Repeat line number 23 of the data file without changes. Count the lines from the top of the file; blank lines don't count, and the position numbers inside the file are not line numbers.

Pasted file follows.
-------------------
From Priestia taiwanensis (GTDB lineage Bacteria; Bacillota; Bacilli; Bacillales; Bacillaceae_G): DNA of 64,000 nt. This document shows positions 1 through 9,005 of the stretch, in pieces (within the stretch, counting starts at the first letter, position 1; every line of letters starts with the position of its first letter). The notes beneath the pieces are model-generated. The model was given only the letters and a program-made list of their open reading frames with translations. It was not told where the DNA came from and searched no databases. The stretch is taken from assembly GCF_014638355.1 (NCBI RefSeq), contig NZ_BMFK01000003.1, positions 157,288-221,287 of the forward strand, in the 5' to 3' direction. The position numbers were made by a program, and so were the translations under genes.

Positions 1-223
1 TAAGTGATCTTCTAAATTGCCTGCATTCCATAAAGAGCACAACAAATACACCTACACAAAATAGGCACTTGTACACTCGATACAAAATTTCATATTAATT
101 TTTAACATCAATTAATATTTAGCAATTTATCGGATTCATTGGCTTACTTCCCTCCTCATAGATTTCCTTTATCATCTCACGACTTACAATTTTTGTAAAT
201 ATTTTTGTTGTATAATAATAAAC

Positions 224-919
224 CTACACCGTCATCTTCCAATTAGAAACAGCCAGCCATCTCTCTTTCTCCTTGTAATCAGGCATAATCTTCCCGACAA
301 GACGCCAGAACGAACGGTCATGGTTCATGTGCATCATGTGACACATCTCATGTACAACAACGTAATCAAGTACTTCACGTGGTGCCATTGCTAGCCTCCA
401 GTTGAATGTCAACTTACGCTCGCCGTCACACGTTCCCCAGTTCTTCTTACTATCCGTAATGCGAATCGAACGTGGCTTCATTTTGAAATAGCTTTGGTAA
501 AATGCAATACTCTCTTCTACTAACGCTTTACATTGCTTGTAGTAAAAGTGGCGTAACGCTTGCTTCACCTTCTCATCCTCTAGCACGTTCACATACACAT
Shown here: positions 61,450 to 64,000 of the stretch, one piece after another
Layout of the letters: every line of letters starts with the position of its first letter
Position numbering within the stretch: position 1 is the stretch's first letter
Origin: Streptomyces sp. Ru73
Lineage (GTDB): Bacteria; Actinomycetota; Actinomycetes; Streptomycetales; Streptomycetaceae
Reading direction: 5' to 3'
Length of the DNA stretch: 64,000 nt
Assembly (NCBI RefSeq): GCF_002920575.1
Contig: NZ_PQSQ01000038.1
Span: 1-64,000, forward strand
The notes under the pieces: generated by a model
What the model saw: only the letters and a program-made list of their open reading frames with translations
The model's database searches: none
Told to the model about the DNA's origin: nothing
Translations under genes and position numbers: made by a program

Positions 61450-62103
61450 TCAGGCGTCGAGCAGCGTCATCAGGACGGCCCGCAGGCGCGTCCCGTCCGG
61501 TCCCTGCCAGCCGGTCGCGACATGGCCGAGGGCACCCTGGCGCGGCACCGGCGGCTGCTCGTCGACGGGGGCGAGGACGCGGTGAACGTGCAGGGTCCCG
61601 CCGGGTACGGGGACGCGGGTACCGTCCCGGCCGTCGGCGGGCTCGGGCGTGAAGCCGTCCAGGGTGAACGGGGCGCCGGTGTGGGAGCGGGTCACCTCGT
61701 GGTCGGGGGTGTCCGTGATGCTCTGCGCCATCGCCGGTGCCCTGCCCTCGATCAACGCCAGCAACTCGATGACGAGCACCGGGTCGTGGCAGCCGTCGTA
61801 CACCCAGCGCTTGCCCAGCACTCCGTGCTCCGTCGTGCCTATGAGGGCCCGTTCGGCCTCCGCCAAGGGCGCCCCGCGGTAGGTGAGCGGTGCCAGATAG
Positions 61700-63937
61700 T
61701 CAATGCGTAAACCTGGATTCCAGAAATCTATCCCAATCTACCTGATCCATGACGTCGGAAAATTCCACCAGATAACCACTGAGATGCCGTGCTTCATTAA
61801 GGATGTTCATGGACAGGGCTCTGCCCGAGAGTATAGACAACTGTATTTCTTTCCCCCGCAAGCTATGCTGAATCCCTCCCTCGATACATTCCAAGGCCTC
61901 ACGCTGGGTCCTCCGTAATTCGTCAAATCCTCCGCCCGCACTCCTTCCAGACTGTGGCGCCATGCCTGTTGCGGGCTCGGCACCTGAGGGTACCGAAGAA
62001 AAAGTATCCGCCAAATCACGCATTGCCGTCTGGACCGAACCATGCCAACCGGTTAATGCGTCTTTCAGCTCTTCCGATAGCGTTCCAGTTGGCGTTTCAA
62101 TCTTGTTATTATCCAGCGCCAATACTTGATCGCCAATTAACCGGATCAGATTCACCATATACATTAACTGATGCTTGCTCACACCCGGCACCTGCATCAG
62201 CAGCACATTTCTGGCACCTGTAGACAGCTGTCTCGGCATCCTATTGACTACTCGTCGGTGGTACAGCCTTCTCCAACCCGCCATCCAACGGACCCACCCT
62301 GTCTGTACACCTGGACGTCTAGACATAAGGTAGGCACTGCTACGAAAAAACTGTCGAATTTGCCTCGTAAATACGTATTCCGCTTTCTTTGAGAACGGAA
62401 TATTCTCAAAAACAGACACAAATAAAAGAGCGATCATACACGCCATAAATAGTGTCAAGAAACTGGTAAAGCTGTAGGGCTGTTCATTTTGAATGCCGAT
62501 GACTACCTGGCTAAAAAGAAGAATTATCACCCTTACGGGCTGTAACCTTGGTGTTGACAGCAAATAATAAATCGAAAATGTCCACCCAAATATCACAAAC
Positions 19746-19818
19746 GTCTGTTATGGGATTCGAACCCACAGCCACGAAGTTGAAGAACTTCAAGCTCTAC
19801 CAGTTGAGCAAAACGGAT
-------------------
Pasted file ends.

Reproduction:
The model's database searches: none